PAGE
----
Citizen science in hydrological monitoring and ecosystem services management: State of the art and future prospects

Njue, N. and Kroese, J. Stenfert and Gräf, J. and Jacobs, S.R. and Weeser, B. and Breuer, L. and Rufino, M.C. (2019) Citizen science in hydrological monitoring and ecosystem services management: State of the art and future prospects. Science of the Total Environment, 693. ISSN 0048-9697

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Abstract

Hydrological monitoring is essential to guide evidence-based decision making necessary for sustainable water resource management and governance. Limited hydrometric datasets and the pressure on long-term hydrological monitoring networks make it paramount to explore alternative methods for data collection. This is particularly the case for low-income countries, where data scarcity is more pronounced, and where conventional monitoring methods are expensive and logistically challenging. Citizen science in hydrological research has recently gained popularity and crowdsourced monitoring is a promising cost-effective approach for data collection. Citizen science also has the potential to enhance knowledge co-creation and science-based evidence that underpins the governance and management of water resources. This paper provides a comprehensive review on citizen science and crowdsourced data collection within the context of hydrology, based on a synthesis of 71 articles from 2001 to 2018. Application of citizen science in hydrology is increasing in number and breadth, generating a plethora of scientific data. Citizen science approaches differ in scale, scope and degree of citizen involvement. Most of the programs are found in North America and Europe. Participation mostly comprises a contributory citizen science model, which engages citizens in data collection. In order to leverage the full potential of citizen science in knowledge co-generation, future citizen science projects in hydrology could benefit from more co-created types of projects that establish strong ties between research and public engagement, thereby enhancing the long-term sustainability of monitoring networks.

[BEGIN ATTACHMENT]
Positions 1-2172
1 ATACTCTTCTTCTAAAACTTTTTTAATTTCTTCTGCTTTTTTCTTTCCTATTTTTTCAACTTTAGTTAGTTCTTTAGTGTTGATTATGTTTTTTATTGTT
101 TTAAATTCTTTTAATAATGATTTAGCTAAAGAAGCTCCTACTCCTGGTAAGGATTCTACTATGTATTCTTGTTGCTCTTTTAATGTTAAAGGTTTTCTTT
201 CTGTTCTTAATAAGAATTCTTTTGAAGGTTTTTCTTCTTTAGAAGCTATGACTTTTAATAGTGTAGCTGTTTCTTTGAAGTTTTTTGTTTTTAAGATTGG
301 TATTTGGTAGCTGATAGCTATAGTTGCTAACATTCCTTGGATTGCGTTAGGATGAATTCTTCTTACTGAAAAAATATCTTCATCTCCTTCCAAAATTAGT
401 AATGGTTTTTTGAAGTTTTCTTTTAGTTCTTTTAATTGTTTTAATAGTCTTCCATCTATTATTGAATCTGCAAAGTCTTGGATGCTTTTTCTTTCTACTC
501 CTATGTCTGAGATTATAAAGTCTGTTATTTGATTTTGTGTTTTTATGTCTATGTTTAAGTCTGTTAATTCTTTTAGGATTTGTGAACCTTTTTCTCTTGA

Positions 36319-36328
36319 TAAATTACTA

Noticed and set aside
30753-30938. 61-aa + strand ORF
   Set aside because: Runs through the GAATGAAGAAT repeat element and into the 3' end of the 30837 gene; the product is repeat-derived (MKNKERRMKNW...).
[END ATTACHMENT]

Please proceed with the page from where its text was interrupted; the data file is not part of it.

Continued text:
Item Type:
Journal Article
Journal or Publication Title:
Science of the Total Environment
Uncontrolled Keywords:
/dk/atira/pure/subjectarea/asjc/2300/2311
Subjects:
ID Code:
136180
Deposited By:
Deposited On:
19 Aug 2019 08:45
Refereed?:
Yes
Published?:
Published
Last Modified:
24 Nov 2020 07:49